What can I do about mold?
Humidity and temperature are big factors in mold growth and monitoring for these conditions by installing an indoor air quality monitor in your home will help you understand if there’s a bigger risk of mold. The sensor will gather detailed information about a range of air quality metrics, including temperature and humidity, so you have real-time and historical data to identify problems and prevent issues from recurring.
With visible mold patches, the first thing to do is clean it, although if the build-ups are particularly bad, it may be necessary to call a professional. The EPA offers some great advice for mold cleanup in your home, which can be as simple as scrubbing surfaces with detergent. Similarly, identifying exterior facing walls that are uninsulated (such as a stone wall in a basement) can be helpful, as with these types of walls furniture should not be placed directly next to them. This will give the wall air to breathe and lessen the chance of mold growth. The key thing to remember though, is that mold is the result of a veiled problem. Cleaning off the mold is step one, step two is to fix the underlying issue.
The key to tackling mold is to prevent moisture from building up in your home and to do that you will probably have to reduce humidity indoors and improve ventilation10. The solution could be as simple as opening a window, where that option is available, but there are other methods that are just as effective.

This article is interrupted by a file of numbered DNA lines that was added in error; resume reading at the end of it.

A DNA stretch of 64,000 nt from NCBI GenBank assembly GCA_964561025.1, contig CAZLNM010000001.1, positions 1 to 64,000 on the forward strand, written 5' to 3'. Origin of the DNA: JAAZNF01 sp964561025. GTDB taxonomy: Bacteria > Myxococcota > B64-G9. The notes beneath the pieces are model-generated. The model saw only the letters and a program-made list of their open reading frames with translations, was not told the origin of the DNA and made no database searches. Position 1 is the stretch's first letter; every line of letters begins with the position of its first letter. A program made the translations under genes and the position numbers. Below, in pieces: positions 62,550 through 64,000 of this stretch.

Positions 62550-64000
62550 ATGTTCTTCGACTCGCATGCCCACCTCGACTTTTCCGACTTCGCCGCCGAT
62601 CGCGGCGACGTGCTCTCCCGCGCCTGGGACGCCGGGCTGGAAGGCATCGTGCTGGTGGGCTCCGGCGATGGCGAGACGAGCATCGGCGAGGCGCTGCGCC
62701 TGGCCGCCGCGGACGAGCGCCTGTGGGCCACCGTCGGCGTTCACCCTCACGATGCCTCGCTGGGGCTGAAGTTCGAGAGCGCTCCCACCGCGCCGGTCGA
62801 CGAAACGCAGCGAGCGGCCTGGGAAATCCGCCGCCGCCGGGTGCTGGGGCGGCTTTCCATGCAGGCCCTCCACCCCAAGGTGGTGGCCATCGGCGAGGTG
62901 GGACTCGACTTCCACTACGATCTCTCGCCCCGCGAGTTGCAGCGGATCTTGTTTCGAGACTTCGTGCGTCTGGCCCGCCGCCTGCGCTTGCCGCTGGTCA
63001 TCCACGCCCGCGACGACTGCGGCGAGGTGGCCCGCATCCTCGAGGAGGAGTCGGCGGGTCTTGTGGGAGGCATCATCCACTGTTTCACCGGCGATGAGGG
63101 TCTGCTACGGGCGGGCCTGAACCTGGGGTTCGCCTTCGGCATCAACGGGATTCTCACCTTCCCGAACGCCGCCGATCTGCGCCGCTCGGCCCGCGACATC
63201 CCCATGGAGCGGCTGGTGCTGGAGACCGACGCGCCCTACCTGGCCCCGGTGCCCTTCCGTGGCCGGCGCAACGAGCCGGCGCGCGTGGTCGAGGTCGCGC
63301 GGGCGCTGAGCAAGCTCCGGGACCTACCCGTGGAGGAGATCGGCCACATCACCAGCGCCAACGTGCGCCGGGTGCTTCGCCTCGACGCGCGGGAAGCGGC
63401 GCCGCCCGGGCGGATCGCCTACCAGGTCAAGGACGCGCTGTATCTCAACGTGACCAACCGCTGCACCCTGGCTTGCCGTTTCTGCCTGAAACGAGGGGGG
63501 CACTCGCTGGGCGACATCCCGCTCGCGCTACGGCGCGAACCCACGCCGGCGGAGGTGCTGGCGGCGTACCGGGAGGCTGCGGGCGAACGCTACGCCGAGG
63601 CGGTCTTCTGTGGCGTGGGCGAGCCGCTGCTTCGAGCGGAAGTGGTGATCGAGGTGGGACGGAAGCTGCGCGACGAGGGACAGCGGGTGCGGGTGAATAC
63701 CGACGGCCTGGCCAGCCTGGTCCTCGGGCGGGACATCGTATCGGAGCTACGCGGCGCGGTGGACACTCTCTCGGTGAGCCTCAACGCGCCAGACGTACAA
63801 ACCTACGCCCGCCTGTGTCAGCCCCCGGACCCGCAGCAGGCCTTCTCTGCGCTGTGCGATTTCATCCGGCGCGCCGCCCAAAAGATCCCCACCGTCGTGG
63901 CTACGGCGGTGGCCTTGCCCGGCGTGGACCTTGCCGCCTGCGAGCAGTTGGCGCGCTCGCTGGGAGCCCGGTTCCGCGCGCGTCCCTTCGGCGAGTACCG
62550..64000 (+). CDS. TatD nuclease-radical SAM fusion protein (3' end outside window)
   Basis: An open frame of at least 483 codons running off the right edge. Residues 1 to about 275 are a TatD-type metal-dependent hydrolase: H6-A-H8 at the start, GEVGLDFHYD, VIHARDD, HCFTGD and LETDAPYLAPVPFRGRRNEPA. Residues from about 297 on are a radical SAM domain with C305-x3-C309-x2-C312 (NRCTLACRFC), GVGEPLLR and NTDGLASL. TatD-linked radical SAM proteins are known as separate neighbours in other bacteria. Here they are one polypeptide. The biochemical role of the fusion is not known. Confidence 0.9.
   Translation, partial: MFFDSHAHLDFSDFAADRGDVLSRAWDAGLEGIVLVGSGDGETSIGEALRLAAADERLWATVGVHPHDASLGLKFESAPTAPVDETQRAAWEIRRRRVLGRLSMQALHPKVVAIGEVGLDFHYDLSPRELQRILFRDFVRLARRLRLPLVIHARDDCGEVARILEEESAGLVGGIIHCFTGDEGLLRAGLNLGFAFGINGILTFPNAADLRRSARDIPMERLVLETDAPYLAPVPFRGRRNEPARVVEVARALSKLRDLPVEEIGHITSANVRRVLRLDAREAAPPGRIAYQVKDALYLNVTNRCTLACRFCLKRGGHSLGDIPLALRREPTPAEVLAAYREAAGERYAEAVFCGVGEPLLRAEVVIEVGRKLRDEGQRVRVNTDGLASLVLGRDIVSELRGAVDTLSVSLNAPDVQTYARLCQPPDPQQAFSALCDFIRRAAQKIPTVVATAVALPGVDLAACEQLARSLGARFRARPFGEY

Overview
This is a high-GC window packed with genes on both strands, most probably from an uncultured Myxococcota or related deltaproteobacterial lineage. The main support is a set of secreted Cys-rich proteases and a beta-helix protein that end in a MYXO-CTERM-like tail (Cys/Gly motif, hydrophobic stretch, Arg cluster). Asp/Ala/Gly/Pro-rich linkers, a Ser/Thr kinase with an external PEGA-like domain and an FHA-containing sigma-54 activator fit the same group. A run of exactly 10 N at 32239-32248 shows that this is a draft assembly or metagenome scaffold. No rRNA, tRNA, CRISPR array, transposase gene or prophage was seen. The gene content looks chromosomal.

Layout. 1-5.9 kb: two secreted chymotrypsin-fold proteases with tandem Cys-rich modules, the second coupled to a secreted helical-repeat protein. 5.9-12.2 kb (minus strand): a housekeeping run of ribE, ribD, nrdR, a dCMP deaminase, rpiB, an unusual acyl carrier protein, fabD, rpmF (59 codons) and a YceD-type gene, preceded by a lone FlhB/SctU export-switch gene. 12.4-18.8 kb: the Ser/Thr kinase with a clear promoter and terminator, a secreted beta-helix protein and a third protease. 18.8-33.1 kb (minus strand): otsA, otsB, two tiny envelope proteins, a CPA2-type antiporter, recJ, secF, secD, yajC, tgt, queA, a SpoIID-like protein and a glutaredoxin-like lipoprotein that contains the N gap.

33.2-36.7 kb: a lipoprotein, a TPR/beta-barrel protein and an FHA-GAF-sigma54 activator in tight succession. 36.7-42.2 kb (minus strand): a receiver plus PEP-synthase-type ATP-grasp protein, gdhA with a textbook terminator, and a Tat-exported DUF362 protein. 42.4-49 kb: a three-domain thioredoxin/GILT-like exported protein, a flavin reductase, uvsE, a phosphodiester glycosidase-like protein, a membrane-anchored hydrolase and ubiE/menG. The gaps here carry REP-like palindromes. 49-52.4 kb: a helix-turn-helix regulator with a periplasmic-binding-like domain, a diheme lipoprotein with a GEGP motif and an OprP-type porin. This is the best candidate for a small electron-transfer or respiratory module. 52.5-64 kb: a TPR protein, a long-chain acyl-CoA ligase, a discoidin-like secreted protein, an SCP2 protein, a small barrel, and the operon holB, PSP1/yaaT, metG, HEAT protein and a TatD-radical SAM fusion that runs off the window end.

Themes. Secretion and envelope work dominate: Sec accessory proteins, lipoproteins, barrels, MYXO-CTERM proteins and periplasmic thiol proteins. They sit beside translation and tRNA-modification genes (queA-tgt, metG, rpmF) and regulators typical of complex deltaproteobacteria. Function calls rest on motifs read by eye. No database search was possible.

For instance, in the bathroom, make sure you have a bathroom fan and that you use it. Circulating the air helps dry out surfaces and prevent a muggy atmosphere. Equally, in the kitchen, a range hood helps get rid of steam and cooking fumes. If you can, dry clothes outdoors, but if you have to do it in your laundry room, open a window or use an extractor fan.
A more advanced solution may be to install a ventilation or air conditioning system in your home. If you already have this equipment, make sure the filters are replaced regularly so that fresh air is able to circulate. A dehumidifier is another gadget that reduces water in the air so that it is less likely to condense on surfaces.
Look after your family and your home
Mold can be worrying, particularly if you have a young family, but it needn’t be an insurmountable problem. Many of the best ways of tackling the substance are relatively easy and inexpensive.
Remember air quality impacts your home. By monitoring indoor air quality, you’ll have an invaluable insight into the conditions in your home and a headstart when it comes to preventing mold.
- Mold and mildew thrive in warm, damp conditions. They need moisture from humid environments to survive.
- Molds trigger asthma attacks and allergies. They can cause infections for people with low immunity and they’ve been linked to lung problems in children.
- Installing an indoor air quality monitor will alert you to conditions like humidity and temperature, which affect mold build-up in your home
- By lowering humidity and getting air circulating you can tackle mold. Fans, ventilation systems, and simply opening a window are all effective methods.
- By monitoring air quality you gain an insight into your home environment and get a headstart when it comes to preventing mold.